I’m nominally supposed to be working on the video for my conference paper submission, but I’m barely focusing. As I leave to go to the faculty meeting, I pass my advisor.

D: “Did you go to the talk?”
Me: “What talk?”
D: “The past Turing Award winner!”
Me: “….oh. ok, sure.”

I hurry off to the faculty meeting. I liveblog notes, eventually putting them here. I then run off to a protest planning meeting.

On September 19th, multiple threads on csail-related@ pop up, trying to figure out how to have civil discourse on there again. Richard Stallman briefly pops up and is glared back down.

Meanwhile, the friend who had sent out the conspiracy theory email shows up after a significant absence on Zephyr and proceeds in being a #notAllMen apologist. This ends after he deadnames a friend and is glared back down.

On September 21st, our housewarming happens.

On September 22nd, I go on a long walk with my friends. I have to cut it short so I can finish the conference video submission.

On September 23rd, I participate in the sit-in. More bigwigs walk by, including the provost and chancellor who recognize me by face. A professor who was at the protest 10 days ago gives us words of encouragement.

Reif comes out of his office on his way to another event, accompanied by staffers. He reads all of our signs and asks to arrange a meeting with the organizer.

I distribute links to petitions to my friends — the faculty-led one and the alumni-led one.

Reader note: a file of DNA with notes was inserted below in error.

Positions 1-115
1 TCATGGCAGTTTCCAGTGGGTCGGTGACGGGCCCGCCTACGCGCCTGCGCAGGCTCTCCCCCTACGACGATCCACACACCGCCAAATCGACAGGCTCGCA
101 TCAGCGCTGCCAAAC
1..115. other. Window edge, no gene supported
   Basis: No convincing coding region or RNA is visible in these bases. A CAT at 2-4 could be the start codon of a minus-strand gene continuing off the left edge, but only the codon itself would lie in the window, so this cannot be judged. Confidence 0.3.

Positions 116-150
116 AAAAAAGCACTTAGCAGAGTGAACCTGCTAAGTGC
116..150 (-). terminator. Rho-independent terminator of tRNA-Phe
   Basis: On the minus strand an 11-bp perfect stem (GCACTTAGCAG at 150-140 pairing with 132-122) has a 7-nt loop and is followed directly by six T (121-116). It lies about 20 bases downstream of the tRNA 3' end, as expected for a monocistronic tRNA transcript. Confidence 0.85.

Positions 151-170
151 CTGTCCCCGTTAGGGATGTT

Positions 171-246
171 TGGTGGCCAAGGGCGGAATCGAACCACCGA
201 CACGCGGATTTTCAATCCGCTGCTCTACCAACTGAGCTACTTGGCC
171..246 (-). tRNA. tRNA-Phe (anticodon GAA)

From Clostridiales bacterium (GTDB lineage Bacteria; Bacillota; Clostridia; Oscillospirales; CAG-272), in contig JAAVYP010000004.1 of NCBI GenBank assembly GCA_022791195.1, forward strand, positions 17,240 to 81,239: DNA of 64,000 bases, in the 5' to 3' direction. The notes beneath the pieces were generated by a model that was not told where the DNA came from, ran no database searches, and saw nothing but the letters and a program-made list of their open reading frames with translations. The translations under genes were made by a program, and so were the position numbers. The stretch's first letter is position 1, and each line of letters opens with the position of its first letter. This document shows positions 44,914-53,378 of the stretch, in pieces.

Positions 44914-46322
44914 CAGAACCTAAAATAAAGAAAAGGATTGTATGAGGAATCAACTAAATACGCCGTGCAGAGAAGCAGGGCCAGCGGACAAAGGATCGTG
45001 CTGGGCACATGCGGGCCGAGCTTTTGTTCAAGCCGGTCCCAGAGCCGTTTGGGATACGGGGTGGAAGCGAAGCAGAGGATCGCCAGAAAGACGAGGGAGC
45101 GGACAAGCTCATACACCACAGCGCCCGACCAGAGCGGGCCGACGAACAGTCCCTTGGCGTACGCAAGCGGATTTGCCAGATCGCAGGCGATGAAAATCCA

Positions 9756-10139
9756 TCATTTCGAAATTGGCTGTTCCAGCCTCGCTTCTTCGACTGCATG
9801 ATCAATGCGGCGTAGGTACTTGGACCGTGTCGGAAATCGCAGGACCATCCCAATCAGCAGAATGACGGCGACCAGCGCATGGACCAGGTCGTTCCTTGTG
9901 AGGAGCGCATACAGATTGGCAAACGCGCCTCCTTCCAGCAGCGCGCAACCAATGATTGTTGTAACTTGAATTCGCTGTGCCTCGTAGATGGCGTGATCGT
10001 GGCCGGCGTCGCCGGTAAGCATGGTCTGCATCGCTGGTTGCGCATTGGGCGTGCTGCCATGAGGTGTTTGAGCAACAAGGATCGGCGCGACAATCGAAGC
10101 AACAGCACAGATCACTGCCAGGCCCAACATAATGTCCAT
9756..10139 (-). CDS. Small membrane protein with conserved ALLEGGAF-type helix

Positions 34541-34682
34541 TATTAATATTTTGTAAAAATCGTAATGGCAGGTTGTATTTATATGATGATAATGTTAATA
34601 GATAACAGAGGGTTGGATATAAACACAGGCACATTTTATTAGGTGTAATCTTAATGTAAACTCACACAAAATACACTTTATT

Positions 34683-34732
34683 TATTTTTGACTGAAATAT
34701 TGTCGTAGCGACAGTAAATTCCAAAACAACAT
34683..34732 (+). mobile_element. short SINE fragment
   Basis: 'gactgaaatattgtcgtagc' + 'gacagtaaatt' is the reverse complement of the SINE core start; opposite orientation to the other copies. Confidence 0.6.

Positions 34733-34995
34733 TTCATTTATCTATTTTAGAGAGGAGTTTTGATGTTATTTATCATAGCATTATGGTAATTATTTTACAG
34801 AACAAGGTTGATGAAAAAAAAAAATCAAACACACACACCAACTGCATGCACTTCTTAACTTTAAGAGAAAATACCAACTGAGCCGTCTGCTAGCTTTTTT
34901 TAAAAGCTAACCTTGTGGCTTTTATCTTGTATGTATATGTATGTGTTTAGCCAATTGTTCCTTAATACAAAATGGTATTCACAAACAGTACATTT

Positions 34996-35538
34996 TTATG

On September 25th and 26th, I feel so emotionally sick that I cancel my meetings. It soon translates to physical sickness, and I can barely leave my bed.

On September 27th, I feel better than I have in weeks. Treating the physical symptoms of the sickness helps rejuvenate me. For the first time in a month, I feel like I can take on the world again.

On September 30th, I am at the sit-in once more. My advisor walks by several times on her ways to meetings. We wave awkwardly.

I sit down and write this oral history.

Today is October 1st. There is a student forum with the senior administration to discuss the events thus far. I will put my notes here. I will be ready.

6 thoughts on “An Oral History

    • You are incredible for standing up for what is right, fighting the good fight, all the while still conducting kickass research. Stay determined, and stay strong.